Microsoft isn’t the only company making dual-screen Windows laptops

Chris Smith

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Microsoft announced two dual-screen devices during its press event earlier this week: the Surface Neo and the Surface Duo. The bigger device will be powered by Windows 10X, while the smaller one runs Android.

The Neo, however, is the more exciting device, as it will help introduce a brand new version of Windows 10 that is customized for devices featuring two displays. But the Surface Neo will not be the only Windows gadget to feature two displays or a foldable design, Microsoft confirmed. However, none will launch sooner than late 2020.

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Microsoft showcased the Neo and Duo more than a year before their expected launch date in order to encourage developers to imagine new app experiences that can take advantage of two screens on a dual-screen or foldable device. Earlier this year, Lenovo was the first company to demo a Windows laptop featuring a foldable display similar to what you’d see on a 2019 foldable smartphone. Microsoft’s Neo has a hinge between those two screens, and while it folds, the device doesn’t feature a foldable display.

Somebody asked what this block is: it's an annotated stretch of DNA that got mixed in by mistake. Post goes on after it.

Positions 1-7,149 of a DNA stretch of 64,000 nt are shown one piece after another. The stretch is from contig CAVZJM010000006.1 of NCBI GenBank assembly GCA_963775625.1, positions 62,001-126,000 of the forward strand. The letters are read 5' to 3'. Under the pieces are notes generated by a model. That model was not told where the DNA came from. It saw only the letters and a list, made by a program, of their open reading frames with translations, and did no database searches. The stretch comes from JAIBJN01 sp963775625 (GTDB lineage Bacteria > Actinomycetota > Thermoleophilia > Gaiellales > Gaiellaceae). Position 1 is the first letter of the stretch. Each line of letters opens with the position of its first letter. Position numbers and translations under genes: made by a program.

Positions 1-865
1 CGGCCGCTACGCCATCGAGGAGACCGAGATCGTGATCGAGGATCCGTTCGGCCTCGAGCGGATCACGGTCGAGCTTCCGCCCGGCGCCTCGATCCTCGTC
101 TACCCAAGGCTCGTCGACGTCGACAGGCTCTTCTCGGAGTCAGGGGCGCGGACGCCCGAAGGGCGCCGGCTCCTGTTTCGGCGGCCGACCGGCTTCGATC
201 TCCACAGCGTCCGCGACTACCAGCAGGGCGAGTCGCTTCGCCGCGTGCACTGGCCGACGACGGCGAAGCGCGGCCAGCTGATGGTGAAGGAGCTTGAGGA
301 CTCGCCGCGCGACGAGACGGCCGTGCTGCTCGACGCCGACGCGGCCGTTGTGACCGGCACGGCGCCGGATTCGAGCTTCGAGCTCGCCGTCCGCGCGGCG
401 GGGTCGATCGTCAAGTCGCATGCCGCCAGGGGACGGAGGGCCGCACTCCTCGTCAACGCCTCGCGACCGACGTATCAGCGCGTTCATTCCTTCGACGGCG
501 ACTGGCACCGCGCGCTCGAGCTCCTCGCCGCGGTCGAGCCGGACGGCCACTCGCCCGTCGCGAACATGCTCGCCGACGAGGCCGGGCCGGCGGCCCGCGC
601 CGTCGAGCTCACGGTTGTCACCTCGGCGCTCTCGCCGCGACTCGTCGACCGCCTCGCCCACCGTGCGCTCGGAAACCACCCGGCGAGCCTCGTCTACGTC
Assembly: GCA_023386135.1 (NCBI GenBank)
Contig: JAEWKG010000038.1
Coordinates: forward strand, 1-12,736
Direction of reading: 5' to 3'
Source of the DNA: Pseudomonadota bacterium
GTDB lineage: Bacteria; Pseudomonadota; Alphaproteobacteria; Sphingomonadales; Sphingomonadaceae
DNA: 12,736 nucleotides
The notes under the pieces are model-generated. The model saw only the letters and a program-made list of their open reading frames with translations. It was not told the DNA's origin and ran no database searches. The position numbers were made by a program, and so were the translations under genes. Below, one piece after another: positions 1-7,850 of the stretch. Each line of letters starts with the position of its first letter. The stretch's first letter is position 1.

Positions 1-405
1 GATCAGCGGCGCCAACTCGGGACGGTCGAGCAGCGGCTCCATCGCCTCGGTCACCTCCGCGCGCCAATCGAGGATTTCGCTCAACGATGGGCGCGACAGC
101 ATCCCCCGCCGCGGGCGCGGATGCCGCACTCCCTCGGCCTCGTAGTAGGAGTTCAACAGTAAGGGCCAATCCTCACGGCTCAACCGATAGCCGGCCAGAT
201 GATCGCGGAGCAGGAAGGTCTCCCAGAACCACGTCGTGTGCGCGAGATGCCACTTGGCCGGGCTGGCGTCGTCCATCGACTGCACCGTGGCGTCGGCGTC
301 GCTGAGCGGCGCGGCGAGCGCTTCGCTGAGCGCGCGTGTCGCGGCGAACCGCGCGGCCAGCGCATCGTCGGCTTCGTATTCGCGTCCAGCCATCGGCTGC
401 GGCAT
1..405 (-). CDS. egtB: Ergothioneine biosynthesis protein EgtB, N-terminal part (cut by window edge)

It turns out that Lenovo will be one of the other companies working on Windows 10X devices. Microsoft also listed three other laptop vendors in a blog post introducing Windows 10X. Asus, Dell, and HP will join Lenovo and Microsoft to manufacture dual-screen devices as well.

The company says the Neo is “soon to be followed” by devices from these four companies, although none of them will hit stores earlier than the fall of 2020. Microsoft did not share any specs, but noted they would feature dual-screen or foldable displays, feature Intel chips, and come in different designs, specs, and sizes.

The only commonality between them will be the new Windows 10X operating system, which is designed specifically for the new form factor. Windows 10X is not an upgrade that will install on top of the existing Windows 10 version you have running on your PC.

Windows 10X will look similar to Windows 10, but the new OS is optimized for “flexible postures and more mobile use.” Windows 10X will also prioritize battery life and manage the battery drain of Windows apps. Windows 10X is built on the same core technologies that power Windows 10, Xbox, and HoloLens, but it also features a “newly implemented support for running Win32 applications in a container.”

That’s pretty much all that Microsoft has to say about its Windows 10 variations and the devices that will run the OS fork. The following Neo demo shows what Windows 10X looks like on a dual-screen device:

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